WASHINGTON, Dec. 4, 2015 – USDA’s Animal and Plant Health Inspection Service has given Monsanto the go-ahead to market corn genetically engineered for increased ear biomass.

The corn, designated as event MON 87403, has been developed for increased ear biomass at the early reproductive stage compared to conventional corn. APHIS said, “Ear biomass, which is set during early reproductive stages, is considered an important determinant of reproductive success, and a larger ear biomass at early reproductive stages is associated with increased grain yield at harvest.”

APHIS announced its decision on “nonregulated status” today and will publish it in the Federal Register on Tuesday, Dec. 8.

“Multiple years of field testing showed that MON 87403 corn out-yielded its comparators at a majority of locations tested,” the agency said in its final Environmental Assessment. The EA, required by the National Environmental Policy Act, found no significant risks to flora, fauna or the environment in general.

In its final Plant Pest Risk Assessment, APHIS concluded that “MON 87403 maize is not expected to increase the weed risk potential of other species with which it can interbreed in the United States” and that “no impacts on pests or pest management practices are anticipated.”

Field trials “demonstrate that there are no differences in agronomic practices between MON 87403 corn and conventional corn,” APHIS said in the EA. “The common agricultural practices that would be carried out in the cultivation of MON 87403 corn are not expected to deviate from current practices, including the use of EPA-registered pesticides.”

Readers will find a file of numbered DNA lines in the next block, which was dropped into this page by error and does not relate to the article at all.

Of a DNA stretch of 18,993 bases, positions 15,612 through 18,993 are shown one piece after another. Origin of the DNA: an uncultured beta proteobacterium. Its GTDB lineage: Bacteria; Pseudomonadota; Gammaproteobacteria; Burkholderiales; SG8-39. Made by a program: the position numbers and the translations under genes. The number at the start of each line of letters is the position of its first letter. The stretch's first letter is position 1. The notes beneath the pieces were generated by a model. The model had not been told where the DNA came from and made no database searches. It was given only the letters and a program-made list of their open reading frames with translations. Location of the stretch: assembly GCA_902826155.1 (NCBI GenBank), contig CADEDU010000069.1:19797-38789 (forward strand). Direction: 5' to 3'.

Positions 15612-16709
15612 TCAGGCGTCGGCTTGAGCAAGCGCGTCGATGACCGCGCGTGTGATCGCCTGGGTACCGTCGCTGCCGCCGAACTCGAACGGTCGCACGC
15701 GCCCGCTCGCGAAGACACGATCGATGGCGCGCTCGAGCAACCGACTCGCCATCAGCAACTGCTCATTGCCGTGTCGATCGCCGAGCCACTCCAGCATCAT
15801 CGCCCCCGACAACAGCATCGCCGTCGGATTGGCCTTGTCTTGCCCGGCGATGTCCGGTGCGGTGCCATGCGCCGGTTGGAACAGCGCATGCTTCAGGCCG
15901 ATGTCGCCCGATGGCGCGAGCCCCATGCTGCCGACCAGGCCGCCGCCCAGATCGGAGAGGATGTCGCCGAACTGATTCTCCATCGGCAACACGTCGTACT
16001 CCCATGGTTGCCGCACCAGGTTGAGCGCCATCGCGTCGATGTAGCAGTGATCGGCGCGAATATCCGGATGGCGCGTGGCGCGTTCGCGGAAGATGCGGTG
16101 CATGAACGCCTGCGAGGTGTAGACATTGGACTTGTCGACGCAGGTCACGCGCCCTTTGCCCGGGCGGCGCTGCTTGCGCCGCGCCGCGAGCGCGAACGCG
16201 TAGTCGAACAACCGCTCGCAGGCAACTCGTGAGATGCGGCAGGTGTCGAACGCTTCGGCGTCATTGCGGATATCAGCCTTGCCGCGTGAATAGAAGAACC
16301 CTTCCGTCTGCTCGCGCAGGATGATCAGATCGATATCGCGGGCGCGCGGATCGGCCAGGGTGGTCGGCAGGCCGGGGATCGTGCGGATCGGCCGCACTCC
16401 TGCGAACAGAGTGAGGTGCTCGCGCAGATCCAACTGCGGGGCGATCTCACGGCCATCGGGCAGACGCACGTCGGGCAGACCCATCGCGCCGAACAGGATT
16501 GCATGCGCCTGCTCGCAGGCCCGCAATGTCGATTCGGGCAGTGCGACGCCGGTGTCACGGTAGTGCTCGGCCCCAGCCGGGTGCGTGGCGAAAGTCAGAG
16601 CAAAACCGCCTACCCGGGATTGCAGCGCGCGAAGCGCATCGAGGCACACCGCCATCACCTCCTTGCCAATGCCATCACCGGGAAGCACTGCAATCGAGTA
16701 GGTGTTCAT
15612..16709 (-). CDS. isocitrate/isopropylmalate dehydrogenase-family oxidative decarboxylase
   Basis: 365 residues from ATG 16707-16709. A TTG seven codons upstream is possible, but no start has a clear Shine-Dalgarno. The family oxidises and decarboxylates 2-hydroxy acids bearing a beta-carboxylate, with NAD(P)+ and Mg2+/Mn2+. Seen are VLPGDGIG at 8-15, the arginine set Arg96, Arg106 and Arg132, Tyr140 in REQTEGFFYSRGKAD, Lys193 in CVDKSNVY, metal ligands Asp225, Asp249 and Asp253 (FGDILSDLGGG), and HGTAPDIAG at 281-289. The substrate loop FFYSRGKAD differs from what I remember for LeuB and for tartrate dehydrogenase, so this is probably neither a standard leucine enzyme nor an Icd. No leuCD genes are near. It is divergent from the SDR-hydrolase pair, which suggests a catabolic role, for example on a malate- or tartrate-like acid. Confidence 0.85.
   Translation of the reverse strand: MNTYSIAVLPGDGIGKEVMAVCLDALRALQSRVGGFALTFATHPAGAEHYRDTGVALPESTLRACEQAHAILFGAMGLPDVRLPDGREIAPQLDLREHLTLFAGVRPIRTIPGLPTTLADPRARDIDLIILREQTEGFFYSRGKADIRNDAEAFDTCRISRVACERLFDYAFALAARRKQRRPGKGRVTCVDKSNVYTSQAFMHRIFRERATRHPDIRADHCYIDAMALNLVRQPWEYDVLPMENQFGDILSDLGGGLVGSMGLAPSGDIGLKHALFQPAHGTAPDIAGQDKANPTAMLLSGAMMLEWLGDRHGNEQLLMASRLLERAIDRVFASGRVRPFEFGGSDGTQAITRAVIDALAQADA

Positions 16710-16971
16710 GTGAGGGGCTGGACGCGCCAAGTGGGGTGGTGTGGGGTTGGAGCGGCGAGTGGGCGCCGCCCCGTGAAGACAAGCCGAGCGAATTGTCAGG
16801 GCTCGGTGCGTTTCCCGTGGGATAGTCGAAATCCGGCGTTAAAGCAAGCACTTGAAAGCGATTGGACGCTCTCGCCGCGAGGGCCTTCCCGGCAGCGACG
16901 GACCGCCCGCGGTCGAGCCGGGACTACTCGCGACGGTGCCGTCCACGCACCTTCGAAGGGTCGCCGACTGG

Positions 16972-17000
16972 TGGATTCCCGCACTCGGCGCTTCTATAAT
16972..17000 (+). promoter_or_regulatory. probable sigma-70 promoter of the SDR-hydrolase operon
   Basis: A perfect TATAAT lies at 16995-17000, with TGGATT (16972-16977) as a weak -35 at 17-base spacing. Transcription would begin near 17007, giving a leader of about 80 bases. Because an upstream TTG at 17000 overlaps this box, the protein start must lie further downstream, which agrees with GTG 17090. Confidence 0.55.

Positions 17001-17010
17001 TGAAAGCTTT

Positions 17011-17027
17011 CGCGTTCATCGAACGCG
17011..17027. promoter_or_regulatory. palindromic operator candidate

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In addition, “MON 87403 corn is not expected to directly cause a measurable change in agricultural acreage or area devoted to corn in the U.S.,” the EA said.

As for threatened or endangered species, APHIS said “few if any . . . are likely to use corn fields because they do not provide suitable habitat.”

Farm industry groups were split on the question of approval. The South Dakota Corn Growers Association supported nonregulated status, while the National Grain and Feed Association (NGFA) and North American Export Grain Association (NAEGA) recommended in their joint comments that APHIS “create and apply a different category of ‘deregulation’ – namely ‘conditional deregulation’ – expressly for MON 87403 and for other biotech-enhanced events that the agency determines do not present a plant pest or noxious weed risk, but which have not received approvals in significant U.S. export markets and, as such, present a risk of disrupting domestic and/or export markets if they become present in the commingled supply chain.”

But the South Dakota growers said “an increase in biomass will lead to increased corn yields, which is a big step in feeding a steadily growing world. The United States currently has an abundant grain supply but that can change with a couple of years of adverse growing conditions. The drought in California shows how rapidly conditions can change.”


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